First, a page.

DECAMERON TALES #16 August 9, 2020
First the pandemic and now a windstorm! It didn’t seem all that bad until the power went off. I’ve honed the drill over the years: haul out the generator. After a few minutes, we were back in business. This time, shortly after startup, the lights dimmed, the appliances labored and the water pump quit.
Sadly, the generator was kaput.
Not having lights is an annoyance, sans refrigerator a greater problem, but no water is a catastrophe. I learned many years ago that hell hath no fury like a wife who cannot flush the necessary. The Furies of ancient mythology pale by comparison. (No, the secluded rear of the barn is not an option. Far too much poison ivy.) I launched on a quest for water.
I have nothing but gratitude for my neighbors who pitched in to help.
Our longtime friends at the foot of our road offered us the use of their hose for water which they would leave out so that we could get water whenever we needed it.
Our uphill neighbor offered me his own generator that was roaring away in his driveway! As he was having problems getting his spare generator online, it seemed prudent to leave the machine and opt for water only. I politely declined his generous offer and started to fill my buckets from his hose. Soon there was nothing but a dribble coming out of the hose. I was left with a quandary. Do I tell him he has no water or do I just sling off? I did both. I told him about the water problem and slunk off leaving him muttering under his breath. One of Murphy’s Laws applies here but I forget which one. By way of recompense, I hand-delivered a large bag of his favorite bush beans and some tomatoes from our garden.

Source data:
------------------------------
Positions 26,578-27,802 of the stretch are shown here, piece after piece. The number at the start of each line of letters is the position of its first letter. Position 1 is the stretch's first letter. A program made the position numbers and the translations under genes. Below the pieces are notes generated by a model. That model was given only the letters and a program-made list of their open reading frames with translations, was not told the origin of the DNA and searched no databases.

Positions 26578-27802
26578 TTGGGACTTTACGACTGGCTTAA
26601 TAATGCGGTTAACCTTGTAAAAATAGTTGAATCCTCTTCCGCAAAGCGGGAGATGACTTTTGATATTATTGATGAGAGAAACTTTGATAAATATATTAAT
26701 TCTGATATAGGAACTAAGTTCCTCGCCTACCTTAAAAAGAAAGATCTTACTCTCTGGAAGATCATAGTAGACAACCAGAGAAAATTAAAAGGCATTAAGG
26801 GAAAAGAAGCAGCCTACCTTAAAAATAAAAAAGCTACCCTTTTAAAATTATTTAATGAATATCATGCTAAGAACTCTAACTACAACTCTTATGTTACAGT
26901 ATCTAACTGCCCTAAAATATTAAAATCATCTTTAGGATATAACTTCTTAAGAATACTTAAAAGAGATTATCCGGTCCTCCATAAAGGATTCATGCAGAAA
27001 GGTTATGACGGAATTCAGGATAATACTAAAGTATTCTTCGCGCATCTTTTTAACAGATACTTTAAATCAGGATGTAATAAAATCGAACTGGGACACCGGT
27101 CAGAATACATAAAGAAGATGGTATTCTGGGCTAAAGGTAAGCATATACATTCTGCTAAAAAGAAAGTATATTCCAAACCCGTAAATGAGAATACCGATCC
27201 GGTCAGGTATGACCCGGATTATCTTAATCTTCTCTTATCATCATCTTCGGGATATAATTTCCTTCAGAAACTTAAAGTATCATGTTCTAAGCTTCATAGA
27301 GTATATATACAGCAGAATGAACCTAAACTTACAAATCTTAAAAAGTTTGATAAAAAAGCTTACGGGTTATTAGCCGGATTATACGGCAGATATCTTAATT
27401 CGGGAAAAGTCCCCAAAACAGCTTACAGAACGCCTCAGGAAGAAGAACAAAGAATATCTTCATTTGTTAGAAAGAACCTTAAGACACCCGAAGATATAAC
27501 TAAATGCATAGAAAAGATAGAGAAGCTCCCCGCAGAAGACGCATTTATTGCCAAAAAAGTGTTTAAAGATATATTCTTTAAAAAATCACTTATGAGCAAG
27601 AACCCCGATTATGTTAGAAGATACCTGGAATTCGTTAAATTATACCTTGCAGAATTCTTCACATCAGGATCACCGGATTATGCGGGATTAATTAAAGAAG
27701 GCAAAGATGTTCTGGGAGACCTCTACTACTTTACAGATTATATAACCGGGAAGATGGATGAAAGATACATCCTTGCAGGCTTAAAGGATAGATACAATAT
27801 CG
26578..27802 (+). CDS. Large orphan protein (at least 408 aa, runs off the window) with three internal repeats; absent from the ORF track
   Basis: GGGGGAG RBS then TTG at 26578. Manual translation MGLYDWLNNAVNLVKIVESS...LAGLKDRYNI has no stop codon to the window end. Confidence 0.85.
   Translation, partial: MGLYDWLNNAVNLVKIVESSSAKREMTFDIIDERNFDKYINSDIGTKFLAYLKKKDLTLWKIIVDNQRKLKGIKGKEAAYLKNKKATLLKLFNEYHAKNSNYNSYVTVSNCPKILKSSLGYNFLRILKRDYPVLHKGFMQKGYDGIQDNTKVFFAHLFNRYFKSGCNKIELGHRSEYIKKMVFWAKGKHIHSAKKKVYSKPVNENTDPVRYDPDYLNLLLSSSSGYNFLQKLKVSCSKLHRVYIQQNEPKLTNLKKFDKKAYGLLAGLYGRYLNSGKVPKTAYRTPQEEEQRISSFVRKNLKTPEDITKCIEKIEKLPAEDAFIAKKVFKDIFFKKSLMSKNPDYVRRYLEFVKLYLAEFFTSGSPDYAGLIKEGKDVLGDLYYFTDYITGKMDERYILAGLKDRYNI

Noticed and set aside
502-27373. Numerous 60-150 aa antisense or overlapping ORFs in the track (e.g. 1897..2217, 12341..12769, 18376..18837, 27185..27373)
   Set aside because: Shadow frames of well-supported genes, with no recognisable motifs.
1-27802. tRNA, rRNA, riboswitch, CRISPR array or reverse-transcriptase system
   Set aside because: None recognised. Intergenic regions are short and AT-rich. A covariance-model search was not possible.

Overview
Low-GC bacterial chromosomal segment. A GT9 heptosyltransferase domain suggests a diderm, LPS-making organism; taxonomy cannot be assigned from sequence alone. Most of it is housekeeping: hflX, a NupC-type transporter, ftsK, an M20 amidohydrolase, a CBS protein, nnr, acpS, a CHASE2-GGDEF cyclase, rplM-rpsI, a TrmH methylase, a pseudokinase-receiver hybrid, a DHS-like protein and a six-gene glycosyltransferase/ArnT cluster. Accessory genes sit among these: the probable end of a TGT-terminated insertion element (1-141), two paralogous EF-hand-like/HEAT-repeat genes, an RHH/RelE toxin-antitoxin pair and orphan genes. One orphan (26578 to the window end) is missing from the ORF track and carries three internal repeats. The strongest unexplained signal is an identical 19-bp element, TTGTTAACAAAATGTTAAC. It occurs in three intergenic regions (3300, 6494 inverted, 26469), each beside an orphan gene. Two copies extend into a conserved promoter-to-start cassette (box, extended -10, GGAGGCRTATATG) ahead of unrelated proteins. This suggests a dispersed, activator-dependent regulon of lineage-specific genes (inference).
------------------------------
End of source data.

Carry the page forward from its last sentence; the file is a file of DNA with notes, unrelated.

As might be expected after several days of not bathing in this hot, humid August, Sal and I easily made ourselves known at a distance. The positive aspect of this sorry situation, of course, is that it made “social distancing” so much easier. This is where our newish downhill neighbors offer was so intriguing. A delayed email offered us the use of their outdoor taps, both hot and cold, to draw water. Sal was puzzled over the possible utility of an outdoor hot water tap. I knew precisely the utility. I instantly hatched a madcap plan. Throw a length of hose into the truck, with a towel and toiletries and clad in a bathrobe, I would have an alfresco shower. With a long length of hose, I might perambulate their backyard while bathing to evaluate the renovations they are making to their home. Alas, reality intruded! In this uptight world, someone would take exception. I hadn’t thought about Sal in this scenario! I assumed my notion would receive an arched eyebrow. But I wonder…In trying to visualize the two of us capering under a hose in the neighbor’s yard, I fear my imagination deserted me. In a later direct communication, these same neighbors offered to leave us the key to their home while they were gone for the weekend so that we might properly bathe. I was at a loss for words, which doesn’t happen very often, at this generosity.
I’m rarely surprised, though often amused, by human behavior. If the situation was reversed, I doubt that I would have made such an offer to such recent acquaintances as we have only met them once and talked to them a few times when passing on the street.
But back to our power outage: isolating circuits where low voltage was an issue in the hope of running a few lights, I finally broke down and called my longtime plumber to check the pump. He arrived 1:57 after he returned our call. Within fifteen minutes he solved the issue and the generator was again providing us with lights … and water! I said that Sal would be so pleased that she would kiss him, but since she was napping he would have to take a rain check. I find that Michael is easily amused.
This morning the power was restored (after almost 4 days without it). All is right with our world. The sun shines, the birds sing and God is in Her heaven!